Alajos Károlyi

Count Alajos Károlyi de Nagykároly (8 August 1825 – 2 December 1889) was an Austro-Hungarian diplomat.

Count Alajos Károlyi de Nagykároly
Berliner kongress.jpg
Count Károlyi (2nd from left) during the Berlin Congress, painting by Anton von Werner, 1881
Ambassador Extraordinary and Plenipotentiary to the United Kingdom
In office
3 November 1878 – 20 June 1888
Preceded byFriedrich Ferdinand von Beust
Succeeded byFranz Deym von Střítež
Personal details
Born8 August 1825
Vienna, Austrian Empire
Died2 December 1889(1889-12-02) (aged 64)
Tótmegyer, Austria-Hungary
Spouse(s)Fanni Erdődy


He was born in Vienna, into the Hungarian noble family of Károlyi, whose fame dates from the time of Sándor Károlyi (1668–1743), one of the generals of Francis II Rákóczi, who in 1711 negotiated the peace of Szatmár between the insurgent Hungarians and the new king, the emperor Charles VI, was made a count of the Empire in 1712, and subsequently became a field marshal in the imperial army.[1]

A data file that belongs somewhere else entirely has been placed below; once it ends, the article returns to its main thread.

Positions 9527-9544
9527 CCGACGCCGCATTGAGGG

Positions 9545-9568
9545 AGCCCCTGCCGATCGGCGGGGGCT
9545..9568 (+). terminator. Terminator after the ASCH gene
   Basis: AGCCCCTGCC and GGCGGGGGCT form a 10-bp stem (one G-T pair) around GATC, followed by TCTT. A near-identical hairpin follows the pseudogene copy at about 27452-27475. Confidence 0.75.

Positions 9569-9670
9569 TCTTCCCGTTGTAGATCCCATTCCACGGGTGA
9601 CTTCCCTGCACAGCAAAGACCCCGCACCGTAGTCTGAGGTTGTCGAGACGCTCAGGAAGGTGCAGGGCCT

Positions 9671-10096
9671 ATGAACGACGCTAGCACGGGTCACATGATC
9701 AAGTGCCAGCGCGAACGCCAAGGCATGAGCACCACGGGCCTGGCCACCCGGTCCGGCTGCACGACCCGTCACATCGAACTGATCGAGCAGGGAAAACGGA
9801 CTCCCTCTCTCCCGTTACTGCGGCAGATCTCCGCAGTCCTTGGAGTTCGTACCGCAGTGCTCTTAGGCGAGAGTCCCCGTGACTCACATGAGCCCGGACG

Alajos Károlyi entered the Austrian diplomatic service at the age of 19, and in 1845 became an attaché to the Berlin embassy. He was assigned successively to Austrian embassies at various European capitals; from 1853 at the diplomatic mission in London. In 1858 he was sent to Saint Petersburg on a special mission to seek the support of Russia in the threatening Franco-Austrian War against Napoleon III.[1]

Károlyi was appointed ambassador at Berlin in 1866 at the time of the rupture between Prussia and Austria, and after the Seven Weeks War was responsible for the negotiation of the preliminaries of peace at Nikolsburg. He was again sent to Berlin in 1871, acted as second plenipotentiary at the Berlin congress of 1878, and was sent in the same year to London, where he represented Austria for ten years. He died in Tótmegyer,[1] which is now in Slovakia.


  1. ^ a b c   One or more of the preceding sentences incorporates text from a publication now in the public domainChisholm, Hugh, ed. (1911). "Károlyi, Aloys, Count". Encyclopædia Britannica. 15 (11th ed.). Cambridge University Press. p. 681.